A controlled ‘before-after’ study: impact of a clinical guidelines programme and regional cancer network organization on medical practice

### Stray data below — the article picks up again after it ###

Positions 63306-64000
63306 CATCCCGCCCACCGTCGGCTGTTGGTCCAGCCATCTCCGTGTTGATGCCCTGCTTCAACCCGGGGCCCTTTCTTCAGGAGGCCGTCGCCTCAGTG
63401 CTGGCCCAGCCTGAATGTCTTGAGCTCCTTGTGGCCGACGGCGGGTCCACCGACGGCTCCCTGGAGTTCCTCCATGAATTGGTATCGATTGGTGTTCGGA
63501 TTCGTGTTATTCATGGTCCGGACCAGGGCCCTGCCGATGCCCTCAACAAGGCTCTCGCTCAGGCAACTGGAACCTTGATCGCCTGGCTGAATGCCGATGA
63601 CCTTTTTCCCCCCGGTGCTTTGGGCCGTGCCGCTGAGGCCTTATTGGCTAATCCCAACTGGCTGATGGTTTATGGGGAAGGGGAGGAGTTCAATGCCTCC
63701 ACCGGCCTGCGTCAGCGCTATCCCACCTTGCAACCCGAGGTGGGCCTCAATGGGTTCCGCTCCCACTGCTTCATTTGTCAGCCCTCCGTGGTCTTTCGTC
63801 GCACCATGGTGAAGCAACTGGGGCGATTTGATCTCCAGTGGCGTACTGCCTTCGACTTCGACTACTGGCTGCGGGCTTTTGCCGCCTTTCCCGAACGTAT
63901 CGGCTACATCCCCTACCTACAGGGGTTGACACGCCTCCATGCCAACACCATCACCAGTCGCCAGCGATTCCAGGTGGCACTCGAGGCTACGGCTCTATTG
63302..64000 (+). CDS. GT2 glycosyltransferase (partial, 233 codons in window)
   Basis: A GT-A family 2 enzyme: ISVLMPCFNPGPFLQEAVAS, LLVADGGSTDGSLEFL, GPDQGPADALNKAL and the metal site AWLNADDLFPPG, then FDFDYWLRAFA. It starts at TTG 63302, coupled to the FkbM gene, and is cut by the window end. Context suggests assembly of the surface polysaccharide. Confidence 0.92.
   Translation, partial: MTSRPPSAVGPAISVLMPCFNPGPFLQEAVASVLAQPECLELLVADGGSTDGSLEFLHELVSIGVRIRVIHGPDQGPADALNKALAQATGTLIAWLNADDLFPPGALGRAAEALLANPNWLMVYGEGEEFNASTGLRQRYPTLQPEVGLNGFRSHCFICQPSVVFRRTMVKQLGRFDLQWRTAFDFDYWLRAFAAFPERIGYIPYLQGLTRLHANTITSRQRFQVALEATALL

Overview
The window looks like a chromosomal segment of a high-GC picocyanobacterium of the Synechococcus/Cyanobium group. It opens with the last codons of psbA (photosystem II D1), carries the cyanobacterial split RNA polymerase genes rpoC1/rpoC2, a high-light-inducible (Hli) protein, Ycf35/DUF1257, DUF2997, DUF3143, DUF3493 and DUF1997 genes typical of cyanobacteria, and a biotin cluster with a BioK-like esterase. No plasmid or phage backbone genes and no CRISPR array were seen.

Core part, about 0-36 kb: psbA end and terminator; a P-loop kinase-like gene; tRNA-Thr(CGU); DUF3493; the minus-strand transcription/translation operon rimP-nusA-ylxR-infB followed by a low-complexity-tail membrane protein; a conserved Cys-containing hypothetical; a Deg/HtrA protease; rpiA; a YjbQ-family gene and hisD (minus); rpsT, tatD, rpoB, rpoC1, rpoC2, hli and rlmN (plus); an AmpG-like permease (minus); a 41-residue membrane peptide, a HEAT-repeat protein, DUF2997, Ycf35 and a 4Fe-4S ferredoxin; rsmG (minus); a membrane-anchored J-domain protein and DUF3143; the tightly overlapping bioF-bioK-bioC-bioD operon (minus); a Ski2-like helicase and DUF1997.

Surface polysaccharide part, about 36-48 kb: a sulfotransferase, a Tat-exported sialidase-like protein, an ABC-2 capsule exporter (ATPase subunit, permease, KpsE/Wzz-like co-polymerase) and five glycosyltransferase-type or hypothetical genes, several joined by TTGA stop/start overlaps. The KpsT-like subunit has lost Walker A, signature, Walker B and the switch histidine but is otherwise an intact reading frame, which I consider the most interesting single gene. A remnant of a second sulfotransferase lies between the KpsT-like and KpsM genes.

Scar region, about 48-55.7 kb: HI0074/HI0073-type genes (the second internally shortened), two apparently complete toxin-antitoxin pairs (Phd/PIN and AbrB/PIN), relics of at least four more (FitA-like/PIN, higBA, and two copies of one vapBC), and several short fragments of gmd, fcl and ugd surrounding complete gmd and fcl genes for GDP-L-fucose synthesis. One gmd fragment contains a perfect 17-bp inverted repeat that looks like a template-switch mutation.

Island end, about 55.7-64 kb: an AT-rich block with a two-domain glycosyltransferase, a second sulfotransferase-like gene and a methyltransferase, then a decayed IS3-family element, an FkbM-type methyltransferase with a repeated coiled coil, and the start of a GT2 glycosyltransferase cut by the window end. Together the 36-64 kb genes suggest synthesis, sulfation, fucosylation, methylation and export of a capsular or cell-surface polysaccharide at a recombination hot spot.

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A regional cancer network has been set up in the Rhône-Alpes region in France. The aim of the project is to improve the quality of care and to rationalize prescriptions in the network. In this network, we assessed the impact of the implementation of a clinical practice guidelines project by assessing the conformity of practice with the guidelines and comparing this with the conformity in an external matched control group from another French region without a regional cancer network. Four hospitals (private and public) accepted to assess the impact of the clinical practice guidelines on the management of breast and colon cancer in the experimental group and three hospitals (private and public) in the control group. In 1994 and 1996, women with non-metastatic breast cancer (282 and 346 patients in the experimental group, 194 and 172 patients in the control group, respectively) and all new patients with colon cancer (95 and 94 patients in the experimental group, and 89 and 118 patients in the control group, respectively) were selected. A controlled "before-after" study, using institutional medical records of patients with breast and colon cancer. The medical decisions concerning the patients were analyzed to assess their compliance with the clinical practice guidelines. When medical decisions were judged to be non-compliant, we verified if they were based on scientific evidence in a published article, if they were not, the medical decision was classified as having "no convincing supporting scientific evidence". The compliance rates were significantly higher in 1996 than in 1994 in the experimental group; 36% (126 out of 346) vs 12% (34 out of 282) and 46% (56 out of 123) vs 14% (14 out of 103) (P<0.001) for breast and colon cancer, respectively. Whereas, in the control group the compliance rates were the same for the two periods; 7% (12 out of 173) vs 6% (12 out of 194) (P=0.46) and 39% (49 out of 126) vs 32% (31 out of 96), P=0.19. In the experimental group, in 1994, 101 of the 282 medical decisions (36%) and 27 of the 103 (26%) for breast and colon cancer, respectively, were classified as having "no convincing supporting scientific evidence" compare with 72 out of 346 in 1996 (21%) for breast cancer, and 21 of the 123 (17%) for colon cancer P<0.05. Whereas in the control group these results were 106 out of 194 in 1994 (55%) and 90 out of 172 in 1996 (52%), P=0.65 for breast cancer and 28 out of 96 in 1994 (29%) and 30 out of 126 in 1996 (24%), P=0.36 for colon cancer. The development and implementation strategy of the clinical practice guidelines programme for cancer management results in significant changes in medical practice in our cancer network. These results would suggest that introducing guidelines with specific implementation strategy might also increase the compliance rate with the guideline and "evidence-based medicine".